In February, Apple closed its stores in Frisco and Plano, Texas, opening a new store a few miles away in the Galleria Dallas mall. In a statement to TechCrunch, Apple said that it was consolidating the Frisco and Plano stores as it continues to make investments in Texas. However, legal analysts suspect the closings may have been aimed at eliminating Apple’s physical presence in the Eastern District of Texas.
As a frequent defendant in patent cases, Apple has good reason to flee the district. The Eastern District of Texas is notoriously patentee-friendly, and has established a “rocket docket” and special local rules that speed patent cases through trial. As a result, more than one-third of all U.S. patent infringement claims in 2016 were filed there, according to Lex Machina, with the majority heard in the Marshall Division before District Judge J. Rodney Gilstrap.
Without a regular place of business in the district, Apple can no longer be sued there. This is because the Supreme Court’s decision in TC Heartland LLC v. Kraft Foods Group Brands LLC, 581 U.S. _ (2017), tightened venue requirements for patent cases, curbing forum shopping by patentees.
The Laws Governing Venue
To understand the significance of the Supreme Court’s decision in TC Heartland, it helps to have some basic background on the laws governing venue in federal cases.
The general federal venue statute is found in 28 U.S.C. § 1391. It provides in part that a defendant can be sued in the district in which it “resides.” The statute equates “residence” with personal jurisdiction, which is determined by the “minimum contacts” test established in International Shoe Co. v. State of Washington, 326 U.S. 310 (1945). If a company’s contacts with a state are “systematic and continuous,” the court has personal jurisdiction over the defendant even if the lawsuit is unrelated to the contacts. Companies such as Apple that have stores around the country are subject to personal jurisdiction—and thus venue—in virtually every district court.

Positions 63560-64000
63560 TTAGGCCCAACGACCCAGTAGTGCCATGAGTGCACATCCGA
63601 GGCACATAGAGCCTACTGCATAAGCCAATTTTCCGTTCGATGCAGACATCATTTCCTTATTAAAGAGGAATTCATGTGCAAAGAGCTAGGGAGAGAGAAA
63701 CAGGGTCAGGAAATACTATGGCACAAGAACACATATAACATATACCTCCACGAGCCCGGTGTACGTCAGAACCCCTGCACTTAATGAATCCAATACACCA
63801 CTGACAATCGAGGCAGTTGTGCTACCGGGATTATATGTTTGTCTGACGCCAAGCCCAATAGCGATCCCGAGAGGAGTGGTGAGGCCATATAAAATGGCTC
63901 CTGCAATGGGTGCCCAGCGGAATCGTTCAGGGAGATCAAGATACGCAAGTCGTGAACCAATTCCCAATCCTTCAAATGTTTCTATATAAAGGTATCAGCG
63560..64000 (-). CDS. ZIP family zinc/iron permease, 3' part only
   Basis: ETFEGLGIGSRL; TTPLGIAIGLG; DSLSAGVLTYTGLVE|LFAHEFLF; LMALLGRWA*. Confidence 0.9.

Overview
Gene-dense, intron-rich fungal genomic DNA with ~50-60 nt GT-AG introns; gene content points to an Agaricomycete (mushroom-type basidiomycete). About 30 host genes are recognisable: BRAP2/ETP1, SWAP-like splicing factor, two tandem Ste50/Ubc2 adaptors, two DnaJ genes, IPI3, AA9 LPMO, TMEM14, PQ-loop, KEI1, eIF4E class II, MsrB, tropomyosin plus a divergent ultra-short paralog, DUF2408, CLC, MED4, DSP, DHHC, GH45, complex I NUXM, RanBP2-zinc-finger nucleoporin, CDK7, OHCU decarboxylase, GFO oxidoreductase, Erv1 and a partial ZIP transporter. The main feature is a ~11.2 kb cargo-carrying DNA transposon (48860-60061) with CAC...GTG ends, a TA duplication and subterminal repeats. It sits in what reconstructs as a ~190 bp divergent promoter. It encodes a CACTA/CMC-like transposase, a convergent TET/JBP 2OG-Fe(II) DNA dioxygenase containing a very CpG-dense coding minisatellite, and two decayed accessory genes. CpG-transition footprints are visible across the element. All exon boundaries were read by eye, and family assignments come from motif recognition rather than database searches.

However, in Fourco Glass Co. v. Transmirra Products Corp., 353 U.S. 222 (1957), the Supreme Court held that venue in patent cases is governed exclusively by 28 U.S.C. § 1400. That statute states that “any civil action for patent infringement may be brought in the judicial district where the defendant resides, or where the defendant has committed acts of infringement and has a regular and established place of business.” Here, “residence” for the purpose of patent venue refers to a company’s state of incorporation. This test is more restrictive than the “minimum contacts” analysis for the general venue statute, requiring a stronger nexus between the defendant and the district where the patent suit is filed.
Congress Muddies the Waters
In 1988, Congress amended the general venue statute, 28 U.S.C. § 1391, adding the words “for purposes of venue under this chapter.” Although Congress did not amend the patent venue statute, 28 U.S.C. § 1400, that statute is contained in the same “chapter” of the U.S. Code as Section 1391.